During The Attitude Era, you might have known him as the unhinged Mankind, the barbaric Cactus Jack or the tie-dyed lothario Dude Love. Today, however, we salute Mick Foley for his myriad contributions to sports-entertainment during the 1990s … and that doesn’t just include being able to withstand a 20-foot drop off Hell in a Cell at King of the Ring 1998.
Competing in legendary clashes with The Undertaker, Triple H and The Rock, “Mrs. Foley’s Baby Boy” utterly captivated the WWE Universe, overcoming seemingly insurmountable odds and putting his body on the line in an effort to fulfill his lifelong dream: to become WWE Champion. Foley would accomplish that lofty goal on the Jan. 4, 1999, edition of Raw.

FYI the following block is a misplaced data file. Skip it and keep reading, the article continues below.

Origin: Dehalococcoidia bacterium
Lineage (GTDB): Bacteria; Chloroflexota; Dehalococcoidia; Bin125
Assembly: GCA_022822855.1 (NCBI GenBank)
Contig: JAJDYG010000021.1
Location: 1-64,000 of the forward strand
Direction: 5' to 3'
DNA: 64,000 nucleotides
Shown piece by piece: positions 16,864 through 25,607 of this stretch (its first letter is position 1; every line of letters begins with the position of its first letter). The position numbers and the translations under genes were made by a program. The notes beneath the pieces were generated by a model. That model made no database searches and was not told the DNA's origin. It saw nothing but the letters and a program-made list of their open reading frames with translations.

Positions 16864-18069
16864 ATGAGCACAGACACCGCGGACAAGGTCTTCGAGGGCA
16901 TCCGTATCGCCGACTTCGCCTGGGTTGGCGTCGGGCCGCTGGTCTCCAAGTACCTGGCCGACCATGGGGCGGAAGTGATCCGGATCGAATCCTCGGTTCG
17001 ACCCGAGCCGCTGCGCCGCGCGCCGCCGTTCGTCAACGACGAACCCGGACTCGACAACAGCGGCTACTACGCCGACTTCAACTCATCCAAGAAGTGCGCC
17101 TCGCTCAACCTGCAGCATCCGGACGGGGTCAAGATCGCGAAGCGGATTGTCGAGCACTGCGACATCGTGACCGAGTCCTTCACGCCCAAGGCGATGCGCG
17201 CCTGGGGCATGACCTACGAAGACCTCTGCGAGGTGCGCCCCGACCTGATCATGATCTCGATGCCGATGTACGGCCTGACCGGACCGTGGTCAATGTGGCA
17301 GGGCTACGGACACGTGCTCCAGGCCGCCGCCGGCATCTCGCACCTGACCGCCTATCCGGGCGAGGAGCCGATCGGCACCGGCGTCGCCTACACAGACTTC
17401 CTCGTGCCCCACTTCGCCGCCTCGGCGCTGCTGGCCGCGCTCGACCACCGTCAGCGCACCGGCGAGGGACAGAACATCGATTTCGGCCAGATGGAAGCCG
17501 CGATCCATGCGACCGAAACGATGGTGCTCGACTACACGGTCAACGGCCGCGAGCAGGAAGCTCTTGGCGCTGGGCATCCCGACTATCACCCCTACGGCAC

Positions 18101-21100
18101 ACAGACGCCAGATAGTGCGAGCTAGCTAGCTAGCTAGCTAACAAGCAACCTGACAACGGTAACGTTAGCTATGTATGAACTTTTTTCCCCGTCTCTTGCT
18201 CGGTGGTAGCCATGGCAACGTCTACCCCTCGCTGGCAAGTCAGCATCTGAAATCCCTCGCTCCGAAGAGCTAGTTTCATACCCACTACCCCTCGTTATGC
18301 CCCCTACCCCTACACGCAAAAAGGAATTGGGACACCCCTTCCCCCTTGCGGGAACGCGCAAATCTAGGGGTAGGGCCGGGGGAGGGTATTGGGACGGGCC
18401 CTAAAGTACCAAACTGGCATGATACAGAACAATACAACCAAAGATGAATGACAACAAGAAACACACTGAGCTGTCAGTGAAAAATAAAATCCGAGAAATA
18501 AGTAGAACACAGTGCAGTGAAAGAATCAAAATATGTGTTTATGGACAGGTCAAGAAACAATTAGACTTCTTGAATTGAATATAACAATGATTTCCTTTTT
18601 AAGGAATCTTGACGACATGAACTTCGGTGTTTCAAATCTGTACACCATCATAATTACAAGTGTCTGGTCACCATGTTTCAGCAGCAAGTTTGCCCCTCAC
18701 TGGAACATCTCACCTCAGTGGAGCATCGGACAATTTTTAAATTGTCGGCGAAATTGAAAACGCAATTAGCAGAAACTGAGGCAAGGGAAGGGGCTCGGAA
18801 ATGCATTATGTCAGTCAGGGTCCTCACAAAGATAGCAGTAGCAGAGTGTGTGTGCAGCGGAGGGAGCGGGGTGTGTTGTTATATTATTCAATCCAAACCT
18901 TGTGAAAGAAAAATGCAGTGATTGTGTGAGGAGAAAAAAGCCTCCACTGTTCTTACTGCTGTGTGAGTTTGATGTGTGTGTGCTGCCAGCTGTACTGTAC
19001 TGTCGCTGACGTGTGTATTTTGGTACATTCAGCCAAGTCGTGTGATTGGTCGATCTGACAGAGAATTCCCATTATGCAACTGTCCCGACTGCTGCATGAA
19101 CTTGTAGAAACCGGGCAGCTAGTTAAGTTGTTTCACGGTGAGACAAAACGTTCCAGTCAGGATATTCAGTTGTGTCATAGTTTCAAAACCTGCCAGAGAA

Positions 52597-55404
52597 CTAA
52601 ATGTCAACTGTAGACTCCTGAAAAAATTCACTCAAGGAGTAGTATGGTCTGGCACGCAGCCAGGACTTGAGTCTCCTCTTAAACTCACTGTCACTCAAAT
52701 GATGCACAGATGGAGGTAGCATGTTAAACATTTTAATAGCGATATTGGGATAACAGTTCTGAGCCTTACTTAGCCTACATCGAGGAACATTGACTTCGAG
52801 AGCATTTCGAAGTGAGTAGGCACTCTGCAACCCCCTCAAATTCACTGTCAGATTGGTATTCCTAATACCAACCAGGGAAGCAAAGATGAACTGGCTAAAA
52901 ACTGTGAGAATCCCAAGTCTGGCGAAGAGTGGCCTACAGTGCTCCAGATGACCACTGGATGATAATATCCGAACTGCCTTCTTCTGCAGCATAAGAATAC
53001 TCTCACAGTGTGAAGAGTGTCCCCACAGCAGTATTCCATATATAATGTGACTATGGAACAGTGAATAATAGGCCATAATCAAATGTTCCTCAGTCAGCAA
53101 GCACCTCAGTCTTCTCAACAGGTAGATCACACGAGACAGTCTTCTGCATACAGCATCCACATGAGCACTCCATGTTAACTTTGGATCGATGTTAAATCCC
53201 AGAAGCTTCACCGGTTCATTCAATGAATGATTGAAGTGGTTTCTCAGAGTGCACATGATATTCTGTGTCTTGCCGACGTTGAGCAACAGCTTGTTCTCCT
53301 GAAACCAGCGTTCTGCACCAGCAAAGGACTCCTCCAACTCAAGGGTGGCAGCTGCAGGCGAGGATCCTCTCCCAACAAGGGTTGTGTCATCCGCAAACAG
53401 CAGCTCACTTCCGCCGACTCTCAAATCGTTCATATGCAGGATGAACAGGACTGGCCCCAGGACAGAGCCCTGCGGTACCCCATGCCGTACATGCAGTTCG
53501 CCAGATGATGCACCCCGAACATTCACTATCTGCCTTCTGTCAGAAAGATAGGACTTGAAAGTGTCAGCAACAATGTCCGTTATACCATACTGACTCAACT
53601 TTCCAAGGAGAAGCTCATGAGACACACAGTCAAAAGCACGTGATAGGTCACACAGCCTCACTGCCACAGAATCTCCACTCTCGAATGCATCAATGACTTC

On that night, Foley defeated The Rock to earn his first WWE Title — a victory he would later dedicate to his children. The occasion not only represented a personal triumph for The Hardcore Legend, but also a victory for WWE itself. On that night, WWE turned the tide in its longstanding battle with WCW’s Monday Nitro, doling out a debilitating ratings blow from which the Atlanta-based organization would never recover.
Outside the ring, Foley became a New York Times best-selling author with the 1999 release of his first autobiography, “Have a Nice Day: A Tale of Blood and Sweatsocks,” and was solely responsible for a surge in sock puppet popularity with the debut of his questionably odored ally, Mr. Socko.